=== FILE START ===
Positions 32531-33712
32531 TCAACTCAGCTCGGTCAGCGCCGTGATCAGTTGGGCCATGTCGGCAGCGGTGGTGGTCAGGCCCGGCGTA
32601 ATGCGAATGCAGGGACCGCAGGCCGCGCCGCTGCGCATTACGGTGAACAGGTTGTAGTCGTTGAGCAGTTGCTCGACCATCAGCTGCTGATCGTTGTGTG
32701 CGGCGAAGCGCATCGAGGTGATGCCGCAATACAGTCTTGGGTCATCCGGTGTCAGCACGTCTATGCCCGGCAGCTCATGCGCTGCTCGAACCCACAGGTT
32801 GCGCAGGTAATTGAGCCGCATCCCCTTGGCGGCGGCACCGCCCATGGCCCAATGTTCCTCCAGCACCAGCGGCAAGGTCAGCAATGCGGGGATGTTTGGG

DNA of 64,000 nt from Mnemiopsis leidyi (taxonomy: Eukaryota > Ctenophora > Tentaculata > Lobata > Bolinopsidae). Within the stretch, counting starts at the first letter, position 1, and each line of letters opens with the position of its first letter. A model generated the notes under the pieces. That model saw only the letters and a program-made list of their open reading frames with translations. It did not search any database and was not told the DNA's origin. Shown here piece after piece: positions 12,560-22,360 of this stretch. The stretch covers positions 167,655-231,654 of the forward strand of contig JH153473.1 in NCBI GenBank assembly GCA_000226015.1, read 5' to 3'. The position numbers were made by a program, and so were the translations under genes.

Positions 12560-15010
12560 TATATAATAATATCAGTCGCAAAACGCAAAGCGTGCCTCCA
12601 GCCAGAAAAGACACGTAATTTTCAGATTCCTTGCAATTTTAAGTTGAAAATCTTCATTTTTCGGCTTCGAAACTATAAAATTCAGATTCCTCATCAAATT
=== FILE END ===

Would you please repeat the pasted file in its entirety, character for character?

Positions 32531-33712
32531 TCAACTCAGCTCGGTCAGCGCCGTGATCAGTTGGGCCATGTCGGCAGCGGTGGTGGTCAGGCCCGGCGTA
32601 ATGCGAATGCAGGGACCGCAGGCCGCGCCGCTGCGCATTACGGTGAACAGGTTGTAGTCGTTGAGCAGTTGCTCGACCATCAGCTGCTGATCGTTGTGTG
32701 CGGCGAAGCGCATCGAGGTGATGCCGCAATACAGTCTTGGGTCATCCGGTGTCAGCACGTCTATGCCCGGCAGCTCATGCGCTGCTCGAACCCACAGGTT
32801 GCGCAGGTAATTGAGCCGCATCCCCTTGGCGGCGGCACCGCCCATGGCCCAATGTTCCTCCAGCACCAGCGGCAAGGTCAGCAATGCGGGGATGTTTGGG

DNA of 64,000 nt from Mnemiopsis leidyi (taxonomy: Eukaryota > Ctenophora > Tentaculata > Lobata > Bolinopsidae). Within the stretch, counting starts at the first letter, position 1, and each line of letters opens with the position of its first letter. A model generated the notes under the pieces. That model saw only the letters and a program-made list of their open reading frames with translations. It did not search any database and was not told the DNA's origin. Shown here piece after piece: positions 12,560-22,360 of this stretch. The stretch covers positions 167,655-231,654 of the forward strand of contig JH153473.1 in NCBI GenBank assembly GCA_000226015.1, read 5' to 3'. The position numbers were made by a program, and so were the translations under genes.

Positions 12560-15010
12560 TATATAATAATATCAGTCGCAAAACGCAAAGCGTGCCTCCA
12601 GCCAGAAAAGACACGTAATTTTCAGATTCCTTGCAATTTTAAGTTGAAAATCTTCATTTTTCGGCTTCGAAACTATAAAATTCAGATTCCTCATCAAATT